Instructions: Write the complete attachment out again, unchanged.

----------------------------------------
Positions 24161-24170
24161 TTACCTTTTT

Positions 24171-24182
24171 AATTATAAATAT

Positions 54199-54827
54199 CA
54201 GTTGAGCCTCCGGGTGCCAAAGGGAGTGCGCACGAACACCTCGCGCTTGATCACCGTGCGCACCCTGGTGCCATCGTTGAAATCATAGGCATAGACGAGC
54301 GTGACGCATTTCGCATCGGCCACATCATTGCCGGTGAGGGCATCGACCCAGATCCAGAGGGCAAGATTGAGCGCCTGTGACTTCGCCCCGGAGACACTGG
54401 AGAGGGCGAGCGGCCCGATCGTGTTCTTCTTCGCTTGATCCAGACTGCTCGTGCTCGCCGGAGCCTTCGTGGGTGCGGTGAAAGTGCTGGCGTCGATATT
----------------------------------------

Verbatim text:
Positions 24161-24170
24161 TTACCTTTTT

Positions 24171-24182
24171 AATTATAAATAT

Positions 54199-54827
54199 CA
54201 GTTGAGCCTCCGGGTGCCAAAGGGAGTGCGCACGAACACCTCGCGCTTGATCACCGTGCGCACCCTGGTGCCATCGTTGAAATCATAGGCATAGACGAGC
54301 GTGACGCATTTCGCATCGGCCACATCATTGCCGGTGAGGGCATCGACCCAGATCCAGAGGGCAAGATTGAGCGCCTGTGACTTCGCCCCGGAGACACTGG
54401 AGAGGGCGAGCGGCCCGATCGTGTTCTTCTTCGCTTGATCCAGACTGCTCGTGCTCGCCGGAGCCTTCGTGGGTGCGGTGAAAGTGCTGGCGTCGATATT